Editor’s word: Feb 13, 2013

While numerous news outlets have pumped out stories calling President Obama’s State of the Union address “ambitious,” what we really heard last night were the same crowd-pleaser proposals about bringing jobs back to America and restoring the glory of the middle class. While some of Obama’s points, notably increasing the federal minimum wage to $9 an hour and tying it to the cost of living, would bring real change to helping the middle class, most ideas were lackluster and unlikely to be passed.

Obama listed off many Democratic Party platform ideas. He is asking Congress to pass legislation in the coming months, such as a plan to create jobs fixing infrastructure and ways to make higher education more affordable. But with the trillion dollars in automatic spending cuts, the so-called sequester (set to go into effect in the coming weeks if Congress cannot agree on ways to reduce the deficit,) it is extremely unlikely that the divided legislature will be able to work on any other legislation for a while.

The speech was slated to focus on the economy and jobs, but the President seemed to receive the most support when he brought up gun rights legislation. Many members of Congress in attendance wore green or black and white ribbons to support victims of gun violence and gave thunderous applause to Obama’s modest gun legislation reforms. The President proposed background checks, closing the private sale loophole, and taking “weapons of war” off the streets.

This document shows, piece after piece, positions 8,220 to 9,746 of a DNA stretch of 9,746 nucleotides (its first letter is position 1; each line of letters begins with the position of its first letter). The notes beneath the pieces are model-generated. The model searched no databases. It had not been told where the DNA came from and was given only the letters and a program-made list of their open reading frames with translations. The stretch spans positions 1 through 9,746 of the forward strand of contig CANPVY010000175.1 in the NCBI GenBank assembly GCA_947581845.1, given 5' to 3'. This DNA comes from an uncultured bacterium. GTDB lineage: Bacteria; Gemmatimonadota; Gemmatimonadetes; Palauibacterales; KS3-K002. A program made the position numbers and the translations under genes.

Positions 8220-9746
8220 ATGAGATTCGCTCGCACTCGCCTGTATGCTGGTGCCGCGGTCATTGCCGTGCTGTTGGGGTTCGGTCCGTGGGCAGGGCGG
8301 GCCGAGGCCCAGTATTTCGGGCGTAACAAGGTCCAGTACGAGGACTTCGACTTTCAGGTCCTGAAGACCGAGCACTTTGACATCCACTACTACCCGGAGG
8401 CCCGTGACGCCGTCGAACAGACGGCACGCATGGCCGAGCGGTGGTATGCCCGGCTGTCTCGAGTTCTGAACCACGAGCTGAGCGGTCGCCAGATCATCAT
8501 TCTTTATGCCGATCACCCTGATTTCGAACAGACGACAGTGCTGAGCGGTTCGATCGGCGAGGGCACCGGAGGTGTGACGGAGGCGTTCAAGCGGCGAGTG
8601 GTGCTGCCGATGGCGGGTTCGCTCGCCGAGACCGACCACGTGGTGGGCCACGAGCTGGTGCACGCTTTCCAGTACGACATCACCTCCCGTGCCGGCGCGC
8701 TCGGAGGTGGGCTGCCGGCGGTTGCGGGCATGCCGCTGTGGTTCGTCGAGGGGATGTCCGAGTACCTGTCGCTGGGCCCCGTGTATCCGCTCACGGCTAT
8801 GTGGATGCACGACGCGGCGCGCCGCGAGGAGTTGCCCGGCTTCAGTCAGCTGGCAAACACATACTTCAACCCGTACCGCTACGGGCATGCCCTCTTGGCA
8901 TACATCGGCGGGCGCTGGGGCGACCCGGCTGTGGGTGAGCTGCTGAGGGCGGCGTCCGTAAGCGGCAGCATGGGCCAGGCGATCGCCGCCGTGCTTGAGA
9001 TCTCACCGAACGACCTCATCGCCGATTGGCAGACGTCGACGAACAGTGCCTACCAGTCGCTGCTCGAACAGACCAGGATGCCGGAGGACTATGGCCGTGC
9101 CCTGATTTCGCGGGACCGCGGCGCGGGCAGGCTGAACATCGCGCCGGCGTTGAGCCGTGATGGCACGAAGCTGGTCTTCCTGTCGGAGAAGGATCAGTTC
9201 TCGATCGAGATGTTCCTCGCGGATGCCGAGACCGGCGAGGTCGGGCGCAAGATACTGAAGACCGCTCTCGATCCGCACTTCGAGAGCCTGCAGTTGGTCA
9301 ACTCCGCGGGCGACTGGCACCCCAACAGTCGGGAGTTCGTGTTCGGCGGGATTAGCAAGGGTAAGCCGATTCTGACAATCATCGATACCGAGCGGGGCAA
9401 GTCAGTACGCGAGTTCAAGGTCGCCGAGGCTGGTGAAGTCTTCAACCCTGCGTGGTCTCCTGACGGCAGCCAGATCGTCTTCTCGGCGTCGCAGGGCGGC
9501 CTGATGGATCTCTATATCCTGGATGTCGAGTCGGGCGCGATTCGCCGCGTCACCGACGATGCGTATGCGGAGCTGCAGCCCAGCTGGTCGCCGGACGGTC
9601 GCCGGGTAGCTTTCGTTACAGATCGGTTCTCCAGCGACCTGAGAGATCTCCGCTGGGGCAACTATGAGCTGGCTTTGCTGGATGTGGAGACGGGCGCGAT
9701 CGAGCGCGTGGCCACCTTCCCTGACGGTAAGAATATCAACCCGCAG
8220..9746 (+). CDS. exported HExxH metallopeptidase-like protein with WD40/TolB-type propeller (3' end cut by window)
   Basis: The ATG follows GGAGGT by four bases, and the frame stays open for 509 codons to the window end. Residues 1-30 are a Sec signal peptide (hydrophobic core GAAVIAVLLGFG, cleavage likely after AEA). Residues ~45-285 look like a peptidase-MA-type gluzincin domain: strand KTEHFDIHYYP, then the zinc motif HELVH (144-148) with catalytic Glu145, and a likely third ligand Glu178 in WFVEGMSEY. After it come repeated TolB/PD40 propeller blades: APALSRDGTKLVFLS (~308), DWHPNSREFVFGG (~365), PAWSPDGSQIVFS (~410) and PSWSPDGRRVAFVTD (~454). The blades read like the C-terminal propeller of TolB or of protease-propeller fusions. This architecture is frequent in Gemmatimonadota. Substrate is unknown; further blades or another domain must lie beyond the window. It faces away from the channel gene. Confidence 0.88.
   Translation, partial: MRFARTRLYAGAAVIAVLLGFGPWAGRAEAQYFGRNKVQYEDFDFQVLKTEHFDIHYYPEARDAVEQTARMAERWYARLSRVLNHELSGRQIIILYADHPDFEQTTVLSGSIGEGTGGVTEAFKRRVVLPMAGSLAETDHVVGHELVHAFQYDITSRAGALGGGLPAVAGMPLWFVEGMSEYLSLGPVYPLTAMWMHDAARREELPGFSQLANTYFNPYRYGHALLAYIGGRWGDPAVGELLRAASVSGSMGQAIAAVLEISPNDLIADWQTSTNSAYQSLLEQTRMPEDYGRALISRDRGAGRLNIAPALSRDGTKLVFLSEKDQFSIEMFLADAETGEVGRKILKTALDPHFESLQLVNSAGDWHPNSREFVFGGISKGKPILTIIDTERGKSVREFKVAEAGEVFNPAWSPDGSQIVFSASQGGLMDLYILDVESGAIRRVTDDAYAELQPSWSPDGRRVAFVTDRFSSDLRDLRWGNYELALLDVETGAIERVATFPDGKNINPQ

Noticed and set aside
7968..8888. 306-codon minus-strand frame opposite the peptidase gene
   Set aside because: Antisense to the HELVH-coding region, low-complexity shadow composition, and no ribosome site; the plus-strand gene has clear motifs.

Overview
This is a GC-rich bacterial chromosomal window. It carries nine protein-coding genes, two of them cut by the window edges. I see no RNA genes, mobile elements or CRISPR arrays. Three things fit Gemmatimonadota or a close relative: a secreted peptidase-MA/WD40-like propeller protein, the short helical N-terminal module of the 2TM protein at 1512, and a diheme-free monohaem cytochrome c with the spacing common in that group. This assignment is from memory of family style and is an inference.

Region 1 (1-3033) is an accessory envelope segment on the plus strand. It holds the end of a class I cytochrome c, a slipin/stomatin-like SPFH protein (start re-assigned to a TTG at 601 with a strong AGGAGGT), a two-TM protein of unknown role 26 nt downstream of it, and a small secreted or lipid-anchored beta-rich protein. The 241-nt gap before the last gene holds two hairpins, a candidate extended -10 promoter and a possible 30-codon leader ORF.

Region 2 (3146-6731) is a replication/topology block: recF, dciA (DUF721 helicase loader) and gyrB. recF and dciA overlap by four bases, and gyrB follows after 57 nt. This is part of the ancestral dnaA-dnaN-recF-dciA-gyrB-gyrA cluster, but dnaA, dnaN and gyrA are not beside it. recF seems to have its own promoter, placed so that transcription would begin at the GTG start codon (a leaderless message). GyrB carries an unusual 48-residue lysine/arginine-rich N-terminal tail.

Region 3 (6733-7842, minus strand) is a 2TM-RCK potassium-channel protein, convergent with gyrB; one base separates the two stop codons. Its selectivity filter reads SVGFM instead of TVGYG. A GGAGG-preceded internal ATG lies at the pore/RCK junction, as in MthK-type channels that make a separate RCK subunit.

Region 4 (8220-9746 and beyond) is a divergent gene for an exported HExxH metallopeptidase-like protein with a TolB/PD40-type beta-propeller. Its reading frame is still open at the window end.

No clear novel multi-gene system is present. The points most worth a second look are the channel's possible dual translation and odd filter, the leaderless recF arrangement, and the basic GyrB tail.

We already do background checks before selling someone a gun in most states and there are most certainly no “weapons of war” on our streets. There are definitely guns available to the general public that are unnecessary for personal defense or hunting, but to call them “weapons of war” is extreme and can only further polarize the debate on the Second Amendment.

These weak reforms and statements will do little to stop gun violence, yet the chamber gave them a roaring applause and standing ovation as Obama exclaimed how urgent he believes a vote on the proposals would be: “Gabby Giffords deserves a vote. The families of Newtown deserve a vote. The families of Aurora deserve a vote.”

Obama’s address was essentially an extension of his inaugural address last month—an uninspiring general assessment of America as the greatest country on Earth without any real changes introduced or cutting edge ways to push the limit of what is possible for us to achieve as a nation.